Step 2: Cook 1 portion of Linguine Pasta in a pot of boiling water over medium high heat till the pasta is al dente.
Cool the pasta under cold running water.
Drain the water off the pasta.
Set the pasta aside till it is needed.
Step 3: Keep a pot of water boiling over medium high heat, so the pasta can be reheated later in the recipe.
Step 4: Heat a wide sauté pan over medium heat.
Add 2 tablespoons of olive oil.
Add 2 cloves of thin sliced garlic. (About 1 teaspoon)
Sauté till the garlic turns a golden color.
Step 5: Add the whole large neck clams.
Add 1/2 cup of Italian dry white wine. (Pinot Grigio)
Add 1/2 tablespoon of lemon juice.
Add 1/2 cup of water.
Add 1 pinch of sea salt and black pepper.
Add 1 small pinch of crushed red pepper.
Add 1 pinch of oregano.
Step 6: Cover the saute pan with a lid.
Allow the clams to steam till they open. (About 90 seconds)
*As the clams open, the clam juices will flow into the pan. No flavor is lost when using this method.
Step 7: After the clams open and release their juices, remove the pan from the heat.
Use tongs to pick all but 1 clam out of the thin sauce.
*Leave 1 whole clam and its shell in the pan, so it can be used as a garnish.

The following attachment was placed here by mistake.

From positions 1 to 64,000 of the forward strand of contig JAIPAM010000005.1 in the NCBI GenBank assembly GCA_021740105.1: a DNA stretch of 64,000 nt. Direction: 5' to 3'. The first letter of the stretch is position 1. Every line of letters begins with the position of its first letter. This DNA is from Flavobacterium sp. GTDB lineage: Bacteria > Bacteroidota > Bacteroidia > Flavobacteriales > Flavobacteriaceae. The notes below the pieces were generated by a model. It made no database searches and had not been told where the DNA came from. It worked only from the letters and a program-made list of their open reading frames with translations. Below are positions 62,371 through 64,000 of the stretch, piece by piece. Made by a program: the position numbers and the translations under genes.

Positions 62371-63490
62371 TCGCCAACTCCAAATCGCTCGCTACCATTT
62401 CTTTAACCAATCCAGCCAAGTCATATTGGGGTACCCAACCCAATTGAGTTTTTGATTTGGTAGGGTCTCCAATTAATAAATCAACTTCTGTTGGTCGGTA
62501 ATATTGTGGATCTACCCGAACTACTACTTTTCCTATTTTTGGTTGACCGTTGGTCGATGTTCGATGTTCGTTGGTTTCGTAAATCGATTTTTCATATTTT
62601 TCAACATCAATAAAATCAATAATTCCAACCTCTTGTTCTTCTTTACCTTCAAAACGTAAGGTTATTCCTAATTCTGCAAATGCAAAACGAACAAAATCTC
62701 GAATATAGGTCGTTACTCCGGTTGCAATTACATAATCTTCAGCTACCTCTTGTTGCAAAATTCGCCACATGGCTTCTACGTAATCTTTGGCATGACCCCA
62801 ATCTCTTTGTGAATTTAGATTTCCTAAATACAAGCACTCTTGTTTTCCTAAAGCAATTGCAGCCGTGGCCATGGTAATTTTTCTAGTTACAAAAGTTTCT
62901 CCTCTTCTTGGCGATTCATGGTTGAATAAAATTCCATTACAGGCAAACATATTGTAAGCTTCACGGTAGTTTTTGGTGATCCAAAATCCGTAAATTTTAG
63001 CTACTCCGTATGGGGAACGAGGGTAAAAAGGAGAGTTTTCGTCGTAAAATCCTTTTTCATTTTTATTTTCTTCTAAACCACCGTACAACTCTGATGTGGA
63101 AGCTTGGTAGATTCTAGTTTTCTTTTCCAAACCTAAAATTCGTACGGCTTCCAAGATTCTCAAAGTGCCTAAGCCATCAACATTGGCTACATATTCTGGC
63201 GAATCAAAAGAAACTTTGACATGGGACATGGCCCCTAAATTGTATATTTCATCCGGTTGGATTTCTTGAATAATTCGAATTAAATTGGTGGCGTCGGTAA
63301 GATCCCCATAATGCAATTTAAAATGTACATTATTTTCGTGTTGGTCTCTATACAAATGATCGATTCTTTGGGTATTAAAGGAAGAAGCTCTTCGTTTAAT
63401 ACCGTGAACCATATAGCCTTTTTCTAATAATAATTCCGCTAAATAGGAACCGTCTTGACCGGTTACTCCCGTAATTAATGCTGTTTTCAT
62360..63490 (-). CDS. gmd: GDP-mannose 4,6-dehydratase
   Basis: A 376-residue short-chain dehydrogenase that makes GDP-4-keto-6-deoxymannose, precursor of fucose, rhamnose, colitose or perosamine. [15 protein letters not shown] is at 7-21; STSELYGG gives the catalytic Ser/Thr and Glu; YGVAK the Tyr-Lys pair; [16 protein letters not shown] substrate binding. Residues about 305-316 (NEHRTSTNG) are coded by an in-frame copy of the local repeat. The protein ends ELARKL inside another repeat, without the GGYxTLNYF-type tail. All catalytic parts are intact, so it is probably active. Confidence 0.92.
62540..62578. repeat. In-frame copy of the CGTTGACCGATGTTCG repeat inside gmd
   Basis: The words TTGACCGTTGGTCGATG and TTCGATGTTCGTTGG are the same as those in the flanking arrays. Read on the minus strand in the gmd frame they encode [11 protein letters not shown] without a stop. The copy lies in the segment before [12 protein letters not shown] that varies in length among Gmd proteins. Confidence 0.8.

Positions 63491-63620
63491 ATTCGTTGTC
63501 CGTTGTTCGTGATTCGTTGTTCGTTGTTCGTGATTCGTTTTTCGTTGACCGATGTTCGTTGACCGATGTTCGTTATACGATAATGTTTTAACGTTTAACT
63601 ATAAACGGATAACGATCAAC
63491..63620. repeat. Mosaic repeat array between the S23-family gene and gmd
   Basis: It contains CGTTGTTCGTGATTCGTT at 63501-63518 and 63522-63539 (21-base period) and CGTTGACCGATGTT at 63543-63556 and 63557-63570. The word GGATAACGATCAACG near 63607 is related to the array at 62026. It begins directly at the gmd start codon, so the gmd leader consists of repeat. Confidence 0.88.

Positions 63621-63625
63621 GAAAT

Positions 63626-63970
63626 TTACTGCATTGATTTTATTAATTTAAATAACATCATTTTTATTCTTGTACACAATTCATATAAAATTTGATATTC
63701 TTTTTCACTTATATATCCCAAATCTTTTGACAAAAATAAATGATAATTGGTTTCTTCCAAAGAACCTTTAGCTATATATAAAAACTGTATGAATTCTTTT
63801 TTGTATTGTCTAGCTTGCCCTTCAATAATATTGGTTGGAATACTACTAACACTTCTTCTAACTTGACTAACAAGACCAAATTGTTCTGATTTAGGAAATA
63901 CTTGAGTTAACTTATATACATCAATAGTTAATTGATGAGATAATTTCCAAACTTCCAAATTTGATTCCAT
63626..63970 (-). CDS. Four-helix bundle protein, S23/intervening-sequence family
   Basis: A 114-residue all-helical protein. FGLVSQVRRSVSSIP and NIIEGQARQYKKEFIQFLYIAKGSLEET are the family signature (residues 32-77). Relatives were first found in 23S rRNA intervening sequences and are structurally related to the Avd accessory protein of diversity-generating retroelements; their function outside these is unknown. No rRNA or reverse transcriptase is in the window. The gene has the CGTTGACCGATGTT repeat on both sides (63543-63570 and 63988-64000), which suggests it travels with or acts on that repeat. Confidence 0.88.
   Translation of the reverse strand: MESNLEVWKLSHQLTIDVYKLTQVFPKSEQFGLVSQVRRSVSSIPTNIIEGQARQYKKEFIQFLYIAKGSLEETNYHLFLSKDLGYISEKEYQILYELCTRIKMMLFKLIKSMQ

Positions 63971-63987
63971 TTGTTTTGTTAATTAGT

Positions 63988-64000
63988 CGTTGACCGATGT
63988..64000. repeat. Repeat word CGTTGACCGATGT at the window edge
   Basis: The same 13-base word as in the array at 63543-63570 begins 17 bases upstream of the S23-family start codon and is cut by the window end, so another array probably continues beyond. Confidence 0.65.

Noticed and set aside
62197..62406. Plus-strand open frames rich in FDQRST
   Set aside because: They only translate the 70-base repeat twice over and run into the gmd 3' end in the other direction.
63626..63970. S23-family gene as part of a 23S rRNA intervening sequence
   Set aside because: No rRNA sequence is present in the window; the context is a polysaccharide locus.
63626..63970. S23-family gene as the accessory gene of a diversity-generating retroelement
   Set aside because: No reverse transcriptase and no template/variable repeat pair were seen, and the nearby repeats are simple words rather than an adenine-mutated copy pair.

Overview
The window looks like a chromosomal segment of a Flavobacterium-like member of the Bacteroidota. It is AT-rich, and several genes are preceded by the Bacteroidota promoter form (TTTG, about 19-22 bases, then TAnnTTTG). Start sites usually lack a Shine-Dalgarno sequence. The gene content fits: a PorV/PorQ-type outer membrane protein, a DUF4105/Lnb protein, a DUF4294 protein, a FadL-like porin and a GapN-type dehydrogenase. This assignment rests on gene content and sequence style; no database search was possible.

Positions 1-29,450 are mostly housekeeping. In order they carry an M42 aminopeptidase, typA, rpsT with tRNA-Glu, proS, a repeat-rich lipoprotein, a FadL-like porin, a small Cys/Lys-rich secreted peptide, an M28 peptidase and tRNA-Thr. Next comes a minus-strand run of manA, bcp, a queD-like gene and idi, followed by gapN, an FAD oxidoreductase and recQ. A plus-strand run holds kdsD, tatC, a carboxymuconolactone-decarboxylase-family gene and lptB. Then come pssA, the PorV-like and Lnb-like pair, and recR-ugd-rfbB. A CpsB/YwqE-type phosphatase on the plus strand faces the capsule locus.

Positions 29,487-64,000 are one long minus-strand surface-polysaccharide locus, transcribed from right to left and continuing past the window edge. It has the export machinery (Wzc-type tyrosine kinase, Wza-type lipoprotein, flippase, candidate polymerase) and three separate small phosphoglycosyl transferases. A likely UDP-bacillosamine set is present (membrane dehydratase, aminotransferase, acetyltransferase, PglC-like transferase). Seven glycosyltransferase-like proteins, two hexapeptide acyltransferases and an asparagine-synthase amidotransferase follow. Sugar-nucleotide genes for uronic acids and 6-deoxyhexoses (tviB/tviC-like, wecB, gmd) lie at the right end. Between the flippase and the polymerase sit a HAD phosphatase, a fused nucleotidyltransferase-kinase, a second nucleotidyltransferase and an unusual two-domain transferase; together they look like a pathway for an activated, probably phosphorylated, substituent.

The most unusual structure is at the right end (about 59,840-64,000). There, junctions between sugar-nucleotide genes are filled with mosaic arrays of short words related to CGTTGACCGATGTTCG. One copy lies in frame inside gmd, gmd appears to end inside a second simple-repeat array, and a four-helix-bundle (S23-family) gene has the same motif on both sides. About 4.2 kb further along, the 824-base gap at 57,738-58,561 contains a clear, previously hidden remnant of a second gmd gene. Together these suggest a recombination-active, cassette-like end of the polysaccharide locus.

Handle each clam one at a time and shake any liquid from the clams back into the pan.
Hold each hot clam with a dry pastry towel and shuck the clam meat onto a cutting board. (Discard the shells.)
Chop the clam meat.
Return the chopped clams to the sauce in the pan. (Scrape any juice on the cutting board back into the pan.)
Step 7: Return the pan to medium heat.
Rapidly simmer and reduce the sauce till about 1/2 cup of liquid remains.
Step 8: Add 1/2 tablespoon of virgin olive oil.
Add 1 cup of the Salsa di Pomodoro.
Add 1 coarse chopped large basil leaf. (optional)
Add 1/2 teaspoon of minced Italian Parsley.
Bring the sauce to a gentle boil.
Step 9: Reduce the temperature to very low heat.
Use a pasta net to reheat the Linguine Pasta in the pot of boiling water.
Drain the water off of the pasta.
Step 10: Remove the single whole clam that will be used as a garnish from the sauce and set it aside.
Add the pasta to the Red Clam Sauce.
Toss the sauce and pasta together.
Step 11: Remove the pan from the heat.
Mound the Linguine alle Vongole Rosa on a plate.
Pour any excess sauce over the pasta.
Step 12: Place the reserved cooked whole clam on top of the pasta as a garnish.
Place 1 small Italian Parsley sprig inside the open clam.
Place a thin sliced lemon curl on the parsley inside the clam shell garnish.
Sprinkle 1 pinch of minced Italian Parsley over the pasta.
*Serve with finely grated Parmigiana Cheese on the side. Serve with warm Italian bread or garlic bread on the side.
By cooking the whole clams in the sauce, the clam juices stay in the sauce. The ocean flavor of a fresh clam sauce is very satisfying! The technique of cooking whole clams in the sauce is much better than adding bottled clam juice!